Get the facts about the 2 main types of medications used to treat the flu and home treatments you can try.

If you experience any of these severe symptoms, seek medical help right away:

  • shortness of breath, rapid or difficulty breathing
  • chest pain
  • bluish or grey skin colour
  • bloody or coloured mucus/spit
  • severe or continuous vomiting
  • sudden dizziness or confusion
  • high fever that's lasted more than 3 days
  • low blood pressure
  • stiff neck, sensitivity to light
sponsored by  

Other resources about flu:


Causes of Nausea and Vomiting

Vomiting has many and varied causes. It can be triggered by ingesting a toxin or poison (e.g., alcohol, a prescription or recreational drug, or contaminated food), by an inflammation of the stomach lining, or by a bowel obstruction. It may also occur in diseases that delay the emptying of the stomach, such as diabetes. Injuries to the head, such as concussions, often lead to vomiting. Psychological factors may provoke vomiting in situations that are frightening or in some way horrifying or repulsive. People with motion sickness or other conditions of the vestibular (balance) system experience nausea and vomiting as a result of certain types of movement (e.g., travelling in a car or airplane).

Vomiting on purpose may play an important role in eating disorders such as anorexia and bulimia. When this is the case, it's hard to detect, even after weeks or months of constant vomiting. Although people who vomit like this may do so without losing weight or becoming dehydrated, induced vomiting can lead to malnutrition and metabolic abnormalities.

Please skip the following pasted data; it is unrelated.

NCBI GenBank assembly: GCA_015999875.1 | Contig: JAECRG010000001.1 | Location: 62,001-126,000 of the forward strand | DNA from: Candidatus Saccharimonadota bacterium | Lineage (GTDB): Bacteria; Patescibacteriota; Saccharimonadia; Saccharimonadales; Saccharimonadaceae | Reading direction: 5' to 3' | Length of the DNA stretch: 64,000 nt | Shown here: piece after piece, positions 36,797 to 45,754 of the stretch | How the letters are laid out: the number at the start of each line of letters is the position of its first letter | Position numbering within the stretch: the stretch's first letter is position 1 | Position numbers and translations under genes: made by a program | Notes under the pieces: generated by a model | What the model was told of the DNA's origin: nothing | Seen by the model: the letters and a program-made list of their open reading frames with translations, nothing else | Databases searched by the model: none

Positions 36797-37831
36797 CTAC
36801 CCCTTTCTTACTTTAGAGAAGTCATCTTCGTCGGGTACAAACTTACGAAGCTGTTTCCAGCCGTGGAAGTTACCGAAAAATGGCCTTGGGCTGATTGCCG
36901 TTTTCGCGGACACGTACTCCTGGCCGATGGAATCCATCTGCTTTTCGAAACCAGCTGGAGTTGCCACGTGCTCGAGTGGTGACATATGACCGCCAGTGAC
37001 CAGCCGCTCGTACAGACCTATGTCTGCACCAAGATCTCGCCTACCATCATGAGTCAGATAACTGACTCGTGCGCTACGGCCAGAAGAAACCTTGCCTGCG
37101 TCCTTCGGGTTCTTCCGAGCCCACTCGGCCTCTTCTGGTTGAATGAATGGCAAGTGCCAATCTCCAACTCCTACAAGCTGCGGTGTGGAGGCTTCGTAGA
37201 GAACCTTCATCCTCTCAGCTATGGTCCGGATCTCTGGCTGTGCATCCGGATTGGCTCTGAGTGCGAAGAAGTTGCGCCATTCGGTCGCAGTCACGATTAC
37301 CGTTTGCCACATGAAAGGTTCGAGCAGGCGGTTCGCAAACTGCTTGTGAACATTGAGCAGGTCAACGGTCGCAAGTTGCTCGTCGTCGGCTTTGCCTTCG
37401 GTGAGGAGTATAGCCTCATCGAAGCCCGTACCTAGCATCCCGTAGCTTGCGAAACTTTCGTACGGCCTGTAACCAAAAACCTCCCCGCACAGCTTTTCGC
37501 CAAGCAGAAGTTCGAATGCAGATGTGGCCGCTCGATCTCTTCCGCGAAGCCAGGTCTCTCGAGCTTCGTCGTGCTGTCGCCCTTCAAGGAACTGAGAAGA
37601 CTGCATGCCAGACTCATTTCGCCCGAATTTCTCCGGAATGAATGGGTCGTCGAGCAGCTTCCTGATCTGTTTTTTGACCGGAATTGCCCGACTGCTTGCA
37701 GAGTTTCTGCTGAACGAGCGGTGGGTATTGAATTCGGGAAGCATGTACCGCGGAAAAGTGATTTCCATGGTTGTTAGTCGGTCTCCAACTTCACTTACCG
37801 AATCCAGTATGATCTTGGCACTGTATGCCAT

Nausea during pregnancy is common, especially during the first three months. For pregnant women and some other people, certain smells and tastes can cause nausea. Medications and medical therapies can also produce nausea as a side effect. For example, chemotherapy treatment for cancer often causes nausea and vomiting. If you feel nauseous because of medication you're taking, you should decide with your doctor whether to put up with it (the nausea may be temporary), or to stop taking the medication. You may also be prescribed an anti-nausea medication to take with the medication causing the nausea.

If you vomit or feel the urge to vomit for a prolonged period of time, you should seek medical attention. If you vomit anything other than the contents of your stomach (fluids and partially digested food), or produce vomit that contains blood, substances that look like coffee grounds, or something you think is odd or strange, see a doctor.





Continued... 1 | 2 | Next

Ad

The contents of this site are for informational purposes only and are meant to be discussed with your physician or other qualified health care professional before being acted on. Never disregard any advice given to you by your doctor or other qualified health care professional. Always seek the advice of a physician or other licensed health care professional regarding any questions you have about your medical condition(s) and treatment(s). This site is not a substitute for medical advice.

© 1996 - 2014 MediResource Inc. - MediResource reaches millions of Canadians each year.